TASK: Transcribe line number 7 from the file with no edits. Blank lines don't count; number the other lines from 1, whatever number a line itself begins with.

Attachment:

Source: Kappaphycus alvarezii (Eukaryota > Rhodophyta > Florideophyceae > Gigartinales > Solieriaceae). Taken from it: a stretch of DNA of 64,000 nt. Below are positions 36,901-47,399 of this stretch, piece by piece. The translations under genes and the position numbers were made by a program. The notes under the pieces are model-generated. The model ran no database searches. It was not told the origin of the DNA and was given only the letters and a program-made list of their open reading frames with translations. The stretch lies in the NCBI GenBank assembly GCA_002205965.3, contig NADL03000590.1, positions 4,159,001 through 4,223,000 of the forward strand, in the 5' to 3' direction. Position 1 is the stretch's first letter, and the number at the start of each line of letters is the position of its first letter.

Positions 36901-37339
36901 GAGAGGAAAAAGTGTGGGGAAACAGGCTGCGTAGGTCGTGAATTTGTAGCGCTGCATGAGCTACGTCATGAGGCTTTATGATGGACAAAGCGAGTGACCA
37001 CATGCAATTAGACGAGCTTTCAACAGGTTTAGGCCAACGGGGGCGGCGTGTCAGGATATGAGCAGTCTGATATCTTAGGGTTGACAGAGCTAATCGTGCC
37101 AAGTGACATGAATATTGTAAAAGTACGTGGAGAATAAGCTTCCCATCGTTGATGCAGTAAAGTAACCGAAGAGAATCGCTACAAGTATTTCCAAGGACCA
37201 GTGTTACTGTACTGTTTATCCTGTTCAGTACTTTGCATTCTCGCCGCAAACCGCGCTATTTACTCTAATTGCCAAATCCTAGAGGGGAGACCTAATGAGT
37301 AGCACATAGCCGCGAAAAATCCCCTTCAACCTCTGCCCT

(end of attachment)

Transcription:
37301 AGCACATAGCCGCGAAAAATCCCCTTCAACCTCTGCCCT